It’s not like I think of anything too complicated or difficult, I just want to do fun stuff that is realistic [to create]. Like say commercials, or cheap experimental films that are really short. People like Mr. Katabuchi and Mr. Watanabe, they are young and have lots of power, so I wish they could make proper films too. I generally really want to be working with the younger generation now, because I believe they have the power. This is my point of view, but I don’t think there are enough with power in Japanese animation. I would tell my friends we would go on a competition with commercials, saying we’d make commercials or posters and we’d say “who can make something where the other would say ‘wow, what is this?!'” either for good or bad. We’d want to make something shocking. We don’t want to do average stuff, because that never settles in. Whether it’s good or bad, it’s important to have that kind of shock in you.
TZN: I’d like to follow up on that. Yesterday you were highlighting two upcoming anime for MAPPA, Garo and Shingeki Bahumut Genesis. What do
you think makes these series distinct and interesting?
MASAO MARUYAMA: I wonder what it is? But in the case of Shingeki, what’s important is the director’s power. As MAPPA, we don’t want to lose their power, we want to do something just as powerful. The director Keiichi Sato, his power to push this toward the audience is very, very strong. I feel that power is one of the aspects that’s making it such a successful thing. Take for example Terror In Resonance, which is by Watanabe and designed by Nakazaki Ito. With the visuals for this and everything, I believe it is their power that is also pushing this work forward.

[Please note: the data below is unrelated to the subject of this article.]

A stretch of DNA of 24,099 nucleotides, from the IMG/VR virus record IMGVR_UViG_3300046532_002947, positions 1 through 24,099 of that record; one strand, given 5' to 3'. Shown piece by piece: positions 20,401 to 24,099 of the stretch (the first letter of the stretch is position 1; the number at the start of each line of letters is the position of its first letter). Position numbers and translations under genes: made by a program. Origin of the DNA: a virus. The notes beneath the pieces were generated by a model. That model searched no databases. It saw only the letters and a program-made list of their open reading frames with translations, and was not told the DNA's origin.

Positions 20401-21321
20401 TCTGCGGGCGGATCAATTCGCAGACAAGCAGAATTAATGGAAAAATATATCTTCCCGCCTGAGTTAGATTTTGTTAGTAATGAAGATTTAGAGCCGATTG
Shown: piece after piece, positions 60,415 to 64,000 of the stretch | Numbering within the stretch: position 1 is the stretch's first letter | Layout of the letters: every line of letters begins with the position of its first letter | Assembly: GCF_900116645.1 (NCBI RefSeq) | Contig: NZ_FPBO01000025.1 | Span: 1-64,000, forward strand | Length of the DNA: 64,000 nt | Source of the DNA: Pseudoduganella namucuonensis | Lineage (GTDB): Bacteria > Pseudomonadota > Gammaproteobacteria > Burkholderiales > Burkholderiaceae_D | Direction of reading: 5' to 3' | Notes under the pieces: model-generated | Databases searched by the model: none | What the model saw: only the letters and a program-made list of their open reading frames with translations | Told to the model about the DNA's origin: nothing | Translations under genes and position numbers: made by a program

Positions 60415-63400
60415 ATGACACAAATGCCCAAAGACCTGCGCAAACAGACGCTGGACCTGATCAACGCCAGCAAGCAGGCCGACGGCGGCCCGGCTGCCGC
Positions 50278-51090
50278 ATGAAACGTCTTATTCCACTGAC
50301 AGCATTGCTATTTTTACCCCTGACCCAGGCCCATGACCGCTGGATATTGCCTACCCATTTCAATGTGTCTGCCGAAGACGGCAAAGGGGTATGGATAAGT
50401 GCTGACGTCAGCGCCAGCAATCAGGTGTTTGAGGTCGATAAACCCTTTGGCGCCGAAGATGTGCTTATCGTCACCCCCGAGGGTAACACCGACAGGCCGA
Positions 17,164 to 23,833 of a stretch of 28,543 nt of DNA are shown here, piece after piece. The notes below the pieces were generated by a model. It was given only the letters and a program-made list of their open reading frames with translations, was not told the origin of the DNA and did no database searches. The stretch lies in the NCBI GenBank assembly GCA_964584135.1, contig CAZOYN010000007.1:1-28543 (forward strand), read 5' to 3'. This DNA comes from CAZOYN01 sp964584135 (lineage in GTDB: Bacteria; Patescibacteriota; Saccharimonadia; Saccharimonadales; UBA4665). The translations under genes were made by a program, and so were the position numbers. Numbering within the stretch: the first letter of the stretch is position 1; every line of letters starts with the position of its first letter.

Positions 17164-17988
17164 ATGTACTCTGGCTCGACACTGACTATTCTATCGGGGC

The other one that you mentioned, Garo: in Japan, it’s being planned as live-action using anime techniques. This is something that I’m actually very interested in. This is integration of live action with animation techniques of, say, when the character transformers. He would have a mask with mechanical moving parts and whatnot. It’s a kind of integration with CG and how much it’s possible to make it a part of this entire thing. This one is by Yuichiro Hayashi, a relatively young director. And it is a kind of challenge that we are willing to take to push this young man forward and see what he can do with the integration of CG techniques, live action and animation.
TZN: A big focus here at Otakon has been Katabuchi’s In This Corner of the World. What do you think makes this an excellent subject for the studio to take on?
MASAO MARUYAMA: It’s a different form of entertainment compared to some other things. There’s a difference between entertainment that fans would jump over and entertainment where you feel something after a good, soft kind of piece. In terms of animation, both Katabuchi and I want to make something where you can feel the kindness and pains at the same time. It might not be the fun kind of thing most people are used to, but I want people to feel that after watching this that they have seen something good. For money reasons there haven’t been places that have gone about this before, and that’s very understandable. But for MAPPA and Katabuchi, this is the kind of challenge we’re willing to take.
Toonzone News thanks Mr. Maruyama for taking the time to do this interview. Look below for the official trailers for Garo: Honō no Kokuin and Shingeki no Bahamut Genesis.